Mayor Marion Barry said yesterday that blacks should be equity partners in major downtown Washington commercial developments even if they achieve that equity without putting up any money -- as some black lawyers have been doing to the chagrin of some white developers.
"What people may be reacting to is that black people are now playing the same game that other people have been playing for the past 100 years," Barry said during an informal meeting with reporters in his office at the District Building.
Barry's remarks followed publication of a story in The Washington Post Wednesday reporting that some politically connected black lawyers have been given multimillion-dollar shares in major downtown projects by white developers seeking to meet affirmative action requirements imposed by the District's Redevelopment Land Agency and the Pennsylvania Avenue Development Corporation.
Barry, as mayor of the District, is a member of PADC and appoints members of the RLA.
"It would be tragic," Barry said yesterday, "if Pennsylvania Avenue were rebuilt and you didn't have any black economic participation. It would just be a travesty of justice."
Barry said that when Southwest Washington was being redeveloped during the 1950s and 1960s, more than 4,000 persons were displaced -- many of them black -- and few blacks now share in the ownership of major developments in that area. "And it won't happen in this administration, as it did before," he said.
Barry said that his remarks were not intended to respond directly to the report in The Post. But he said he did support the principle of economic equity for blacks.
The mayor said efforts by blacks to gain ownership were a natural outgrowth of affirmative action, minority contracting and political empowerment of the city's black residents, who make up more than 70 percent of Washington's population.
"In the black community, we own very little of anything, produce very little of anything and are therefore at the mercy of everyone," Barry said.
The mayor said he believes in the dictum of Kwame Nkrumah, the late president of Ghana. "Seek ye first the political kingdom and the economic one will follow," Barry quoted Nkrumah as saying.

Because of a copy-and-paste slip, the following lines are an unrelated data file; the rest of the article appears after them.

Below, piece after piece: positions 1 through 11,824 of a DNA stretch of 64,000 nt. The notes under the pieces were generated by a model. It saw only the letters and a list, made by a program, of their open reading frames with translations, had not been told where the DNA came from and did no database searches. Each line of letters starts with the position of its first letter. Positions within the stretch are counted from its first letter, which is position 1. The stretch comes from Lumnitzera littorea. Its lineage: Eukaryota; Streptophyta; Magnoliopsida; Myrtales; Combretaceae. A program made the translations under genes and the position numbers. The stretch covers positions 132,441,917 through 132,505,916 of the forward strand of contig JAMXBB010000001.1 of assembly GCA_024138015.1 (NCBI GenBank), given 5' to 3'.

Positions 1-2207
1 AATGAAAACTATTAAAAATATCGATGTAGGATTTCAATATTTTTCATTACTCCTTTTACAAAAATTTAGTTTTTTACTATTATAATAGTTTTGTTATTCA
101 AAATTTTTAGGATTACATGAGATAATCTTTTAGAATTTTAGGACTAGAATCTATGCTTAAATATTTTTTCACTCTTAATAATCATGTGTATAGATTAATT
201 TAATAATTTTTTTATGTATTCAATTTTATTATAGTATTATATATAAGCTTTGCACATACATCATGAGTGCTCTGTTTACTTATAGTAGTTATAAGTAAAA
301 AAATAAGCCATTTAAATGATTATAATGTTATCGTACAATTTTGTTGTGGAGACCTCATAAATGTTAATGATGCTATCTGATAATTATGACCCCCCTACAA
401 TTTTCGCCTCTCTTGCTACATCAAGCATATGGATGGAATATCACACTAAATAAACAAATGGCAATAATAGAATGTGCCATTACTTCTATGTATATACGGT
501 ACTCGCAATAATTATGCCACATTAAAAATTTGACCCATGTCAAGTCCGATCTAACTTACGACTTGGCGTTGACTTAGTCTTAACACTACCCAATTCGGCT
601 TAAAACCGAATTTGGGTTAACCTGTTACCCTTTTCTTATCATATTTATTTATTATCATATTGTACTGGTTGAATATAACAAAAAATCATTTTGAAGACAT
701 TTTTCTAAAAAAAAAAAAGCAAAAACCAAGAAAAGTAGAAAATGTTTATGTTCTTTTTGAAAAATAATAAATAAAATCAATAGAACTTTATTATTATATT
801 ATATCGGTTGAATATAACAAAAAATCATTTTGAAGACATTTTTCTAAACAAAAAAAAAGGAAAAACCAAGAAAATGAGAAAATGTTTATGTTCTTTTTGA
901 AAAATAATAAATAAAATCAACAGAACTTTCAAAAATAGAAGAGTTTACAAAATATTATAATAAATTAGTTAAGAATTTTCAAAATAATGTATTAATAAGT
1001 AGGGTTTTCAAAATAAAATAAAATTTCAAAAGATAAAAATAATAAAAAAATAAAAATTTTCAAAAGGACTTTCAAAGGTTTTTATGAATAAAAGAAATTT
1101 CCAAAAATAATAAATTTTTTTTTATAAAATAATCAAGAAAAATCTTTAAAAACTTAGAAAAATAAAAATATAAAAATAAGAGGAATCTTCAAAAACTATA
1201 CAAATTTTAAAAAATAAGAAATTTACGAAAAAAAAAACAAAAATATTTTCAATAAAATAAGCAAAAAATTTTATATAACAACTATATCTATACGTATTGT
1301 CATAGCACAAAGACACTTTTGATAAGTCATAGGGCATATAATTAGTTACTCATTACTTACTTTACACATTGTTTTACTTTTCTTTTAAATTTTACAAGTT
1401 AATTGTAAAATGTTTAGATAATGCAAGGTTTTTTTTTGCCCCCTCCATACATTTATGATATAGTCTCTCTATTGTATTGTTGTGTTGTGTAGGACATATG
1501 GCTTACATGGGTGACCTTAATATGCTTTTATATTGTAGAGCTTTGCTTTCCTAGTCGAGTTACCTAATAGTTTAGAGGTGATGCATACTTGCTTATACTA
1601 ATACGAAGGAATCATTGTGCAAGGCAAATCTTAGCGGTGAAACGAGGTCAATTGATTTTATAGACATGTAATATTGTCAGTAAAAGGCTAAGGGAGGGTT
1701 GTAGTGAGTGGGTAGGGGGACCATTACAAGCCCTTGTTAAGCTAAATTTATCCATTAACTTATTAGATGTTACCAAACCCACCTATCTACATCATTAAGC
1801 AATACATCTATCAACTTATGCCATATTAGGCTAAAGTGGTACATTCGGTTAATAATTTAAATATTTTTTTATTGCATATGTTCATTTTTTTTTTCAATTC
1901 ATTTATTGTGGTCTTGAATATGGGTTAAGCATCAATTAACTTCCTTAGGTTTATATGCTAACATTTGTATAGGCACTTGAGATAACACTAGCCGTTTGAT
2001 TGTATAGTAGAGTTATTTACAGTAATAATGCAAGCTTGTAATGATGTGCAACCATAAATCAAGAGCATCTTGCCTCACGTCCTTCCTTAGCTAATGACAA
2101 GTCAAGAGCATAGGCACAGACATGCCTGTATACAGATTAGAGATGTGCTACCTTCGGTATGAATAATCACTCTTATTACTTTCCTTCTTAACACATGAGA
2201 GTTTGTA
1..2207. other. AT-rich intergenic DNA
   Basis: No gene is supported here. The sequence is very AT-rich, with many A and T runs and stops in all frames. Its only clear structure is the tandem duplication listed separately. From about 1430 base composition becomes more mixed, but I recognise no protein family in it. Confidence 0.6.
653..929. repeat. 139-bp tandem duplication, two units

Two of the partnerships mentioned in The Post's article involved lawyers James L. Hudson, Willie Leftwich and Chester Davenport -- principals in the politically well-connected law firm of Hudson, Leftwich and Davenport.
The three have a 15 percent ownership in a $41 million office building project at 600 Maryland Ave. SW, for which they put up only $600 cash, and a 15 percent interest in a proposed $25 million Metro Center project, for which they put up no cash.
In a similar partnership, a white Georgetown developer gave a 30 percent interest in his proposed $80 million Gallery Place Metro stop development to three politically influential black lawyers -- Zoning Adjustments Chairman Leonard McCants, Zoning Commission Chairman Ruby B. McZier, and Larry, C. Williams, a member of the Alcoholic Beverage Control Board and a strong supporter of Barry.
Citizens groups and City Council member Polly Shackleton (D-Ward 3) have questioned the propriety of those officials being involved in the redevelopment proposal.
Barry said yesterday, however, that he did not believe the proposal with which the three appointees are involved would be given favorable consideration. w"At this point, I don't see how the names will influence anybody," Barry said.
Barry noted that David M. Childs, an architect who is chairman of the National Capital Planning Commission and a nonvoting member of the PADC, had made a design presentation to the PADC on behalf of a private project at 12th Street and Pennsylvania Avenue NW, sponsored by a Boston firm that hired Childs as the architect. No one raised questions of propriety in that instance, Barry said.
Childs, who is white, said last night that he is not an equity partner in the project, and that rights to develop on the site are not awarded by PADC, a government agency, as is the case with the project in which the three city appointees are involved.
Barry said he saw no reason to exempt city appointees from participation in such projects because Washington has a reputation for clean local government. "So far, we've not had any corruption in this government," Barry said.
Barry said the Corporation Counsel's Office agreed with his assessment. But the mayor said he might reexamine the situation if the proposal in which the three officials are involved is adopted by the RLA.
A number of white Washington-area developers have said they feel under pressure to give away shares to blacks so that government agencies will look with favor on their projects. Some have sought out politically influential blacks in particular as partners in the hope that their participation will help win government approval for their projects.
Blacks have contended that their attractiveness as partners is primarily political, not racial, and that blacks should have an avenue through which to gain a share in the developments.
Barry said yesterday that he considered the partnership arrangements to be primarily economic and political. "It's as American as apple pie and hot dogs and Chevrolets," he said. "Those who have don't want to give up to those who don't have."